“Fat Joey” Merlino's Namesake Bad for Business - NBC 10 Philadelphia

“Fat Joey” Merlino's Namesake Bad for Business

Merlino's father, uncle and cousin ranked high in mob family

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    “Fat Joey” Merlino's Namesake Bad for Business
    NBCPhiladelphia.com
    Joseph "Fat Joey" testifying before New Jersey Casino Commission to be granted construction license.

    What’s in a name? If it’s Joey Merlino -- you’ll more than likely have a hard time doing “construction work” for Atlantic City casinos.

    Joseph “Fat Joey” Merlino, owner of Bayshore Rebar, Inc., testified before the New Jersey Casino Control Commission Monday that he and his mother were being unfairly punished because of their notorious family name, which for decades has been associated with organized crime.

    “They have a bad name and bad relatives,” said Merlino’s attorney John Donnelly.

    “Fat Joey” said he has tried for years to distinguish himself from his infamous cousin, mob kingpin Joseph “Skinny Joey” Merlino, who is currently in prison on racketeering charges.

    Merlino Haunted By Family Name Linked to Mob

    [PHI] Merlino Haunted By Family Name Linked to Mob
    Construction business owner Joseph "Fat Joey" Merlino, who's dad was a mob boss, tries to distinguish himself from family name.
    (Published Monday, Sept. 21, 2009)

    The history of the Merlino family’s connection with mob activity goes deep. Both Merlino cousin’s fathers went to jail for racketeering. Lawrence “Yogi” Merlino and Salvatore “Chucky” Merlino owned a rebar company together that prosecutors said was a front for mob activity.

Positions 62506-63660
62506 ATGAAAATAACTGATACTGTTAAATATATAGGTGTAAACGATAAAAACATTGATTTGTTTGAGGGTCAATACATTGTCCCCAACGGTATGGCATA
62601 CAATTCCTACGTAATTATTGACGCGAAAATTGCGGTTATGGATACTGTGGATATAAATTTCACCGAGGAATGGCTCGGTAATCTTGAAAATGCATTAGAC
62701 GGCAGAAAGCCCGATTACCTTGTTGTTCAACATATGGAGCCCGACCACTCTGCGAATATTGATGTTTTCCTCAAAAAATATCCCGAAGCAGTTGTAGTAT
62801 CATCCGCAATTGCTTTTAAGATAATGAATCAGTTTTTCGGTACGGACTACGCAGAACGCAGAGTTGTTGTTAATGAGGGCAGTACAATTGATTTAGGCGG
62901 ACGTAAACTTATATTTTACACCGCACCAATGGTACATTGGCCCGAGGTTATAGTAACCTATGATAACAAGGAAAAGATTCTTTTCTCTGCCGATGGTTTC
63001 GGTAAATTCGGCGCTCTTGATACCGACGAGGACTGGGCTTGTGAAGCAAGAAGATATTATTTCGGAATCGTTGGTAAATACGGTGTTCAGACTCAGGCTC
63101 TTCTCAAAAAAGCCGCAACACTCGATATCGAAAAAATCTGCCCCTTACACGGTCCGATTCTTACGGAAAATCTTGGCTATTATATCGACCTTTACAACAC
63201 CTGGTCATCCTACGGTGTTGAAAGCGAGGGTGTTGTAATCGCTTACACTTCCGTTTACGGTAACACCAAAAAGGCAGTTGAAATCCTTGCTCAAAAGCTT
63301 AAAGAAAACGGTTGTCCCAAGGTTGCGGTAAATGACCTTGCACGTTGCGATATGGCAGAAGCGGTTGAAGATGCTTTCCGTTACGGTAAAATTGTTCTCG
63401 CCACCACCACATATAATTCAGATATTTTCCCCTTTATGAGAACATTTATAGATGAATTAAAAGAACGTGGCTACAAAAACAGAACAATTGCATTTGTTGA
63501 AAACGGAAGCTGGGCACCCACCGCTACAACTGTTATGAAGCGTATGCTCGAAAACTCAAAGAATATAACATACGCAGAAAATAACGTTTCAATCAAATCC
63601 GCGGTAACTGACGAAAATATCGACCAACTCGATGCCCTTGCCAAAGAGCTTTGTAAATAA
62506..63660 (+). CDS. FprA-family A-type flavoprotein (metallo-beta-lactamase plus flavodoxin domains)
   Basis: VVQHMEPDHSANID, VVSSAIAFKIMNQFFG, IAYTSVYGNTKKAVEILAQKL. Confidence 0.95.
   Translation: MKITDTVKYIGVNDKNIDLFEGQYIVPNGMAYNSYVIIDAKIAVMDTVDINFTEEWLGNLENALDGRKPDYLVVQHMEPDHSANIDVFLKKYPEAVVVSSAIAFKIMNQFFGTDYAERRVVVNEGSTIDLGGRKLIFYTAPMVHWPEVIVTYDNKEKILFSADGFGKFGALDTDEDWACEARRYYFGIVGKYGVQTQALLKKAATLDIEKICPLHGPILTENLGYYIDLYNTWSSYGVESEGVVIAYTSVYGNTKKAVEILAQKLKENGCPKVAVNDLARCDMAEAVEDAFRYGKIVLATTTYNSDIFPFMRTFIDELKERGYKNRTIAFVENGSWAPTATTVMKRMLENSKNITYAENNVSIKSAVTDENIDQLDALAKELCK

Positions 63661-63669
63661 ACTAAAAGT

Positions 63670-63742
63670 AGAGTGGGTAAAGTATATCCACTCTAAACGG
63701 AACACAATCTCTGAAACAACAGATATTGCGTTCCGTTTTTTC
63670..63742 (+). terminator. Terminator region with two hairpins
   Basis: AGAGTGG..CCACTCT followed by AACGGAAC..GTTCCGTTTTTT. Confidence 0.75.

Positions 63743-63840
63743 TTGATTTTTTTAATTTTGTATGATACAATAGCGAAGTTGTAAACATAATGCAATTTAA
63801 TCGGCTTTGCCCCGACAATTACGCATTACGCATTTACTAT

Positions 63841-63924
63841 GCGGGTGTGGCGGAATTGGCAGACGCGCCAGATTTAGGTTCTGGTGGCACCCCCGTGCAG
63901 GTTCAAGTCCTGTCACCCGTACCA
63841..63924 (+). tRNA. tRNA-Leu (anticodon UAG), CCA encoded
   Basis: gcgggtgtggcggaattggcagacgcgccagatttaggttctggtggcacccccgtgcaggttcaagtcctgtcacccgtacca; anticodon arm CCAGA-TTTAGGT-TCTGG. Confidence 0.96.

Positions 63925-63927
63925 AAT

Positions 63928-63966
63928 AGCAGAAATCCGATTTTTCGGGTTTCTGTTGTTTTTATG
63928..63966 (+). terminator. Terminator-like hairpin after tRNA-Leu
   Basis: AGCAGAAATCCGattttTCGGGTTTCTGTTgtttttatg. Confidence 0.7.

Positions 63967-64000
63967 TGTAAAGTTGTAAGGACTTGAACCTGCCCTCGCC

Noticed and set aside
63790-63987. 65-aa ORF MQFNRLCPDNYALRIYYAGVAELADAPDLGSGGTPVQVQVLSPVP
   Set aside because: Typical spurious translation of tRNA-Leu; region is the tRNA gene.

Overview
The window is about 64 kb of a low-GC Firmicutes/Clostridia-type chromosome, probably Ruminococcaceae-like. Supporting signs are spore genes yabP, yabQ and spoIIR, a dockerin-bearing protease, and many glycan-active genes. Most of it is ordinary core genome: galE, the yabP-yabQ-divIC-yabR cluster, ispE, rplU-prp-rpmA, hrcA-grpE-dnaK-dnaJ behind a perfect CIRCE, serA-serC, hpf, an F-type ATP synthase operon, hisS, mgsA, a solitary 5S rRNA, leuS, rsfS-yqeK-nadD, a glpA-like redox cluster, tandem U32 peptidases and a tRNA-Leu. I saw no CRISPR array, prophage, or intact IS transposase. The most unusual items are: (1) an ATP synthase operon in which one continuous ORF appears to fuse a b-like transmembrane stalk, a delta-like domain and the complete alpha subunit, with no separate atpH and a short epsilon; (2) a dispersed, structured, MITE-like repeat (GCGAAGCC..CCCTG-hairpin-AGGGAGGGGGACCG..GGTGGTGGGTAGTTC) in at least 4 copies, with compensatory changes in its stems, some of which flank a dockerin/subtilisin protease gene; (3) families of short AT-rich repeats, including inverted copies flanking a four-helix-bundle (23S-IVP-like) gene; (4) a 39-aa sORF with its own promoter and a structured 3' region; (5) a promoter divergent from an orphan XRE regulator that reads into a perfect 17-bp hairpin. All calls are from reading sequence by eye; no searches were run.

“There has to come a time when the fact that you were born under a black cloud no longer follows you,” Donnelly said.

    This was the third time Merlino asked the commission to grant a license to the company he and his mother, Phyllis Merlino, own to do construction work for Atlantic City Casinos. Merlino was rejected in 1987 and 1996 on allegations that he is connected to the mob -- a claim which he emphatically denies.

    The State Division of Gaming Enforcement again objected to granting the company a license saying Merlino is tied to people associated with mob activity. They based their argument on surveillance and information that dates back more than a decade.

    “Under New Jersey Law, even if you’re not actually a criminal, even if you are not doing crimes, one cannot associate with people who are criminals,” said Anthony Zarrillo, a Division of Gaming Enforcement attorney.

    Merlino, who has never been charged with a crime, said he has cut ties with those family members and runs a legitimate business.

    Testimony is expected to resume later this week. A hearing examiner will make a recommendation and the Casino Control Commission will ultimately decide if Merlino gets a license. That decision could take a couple months.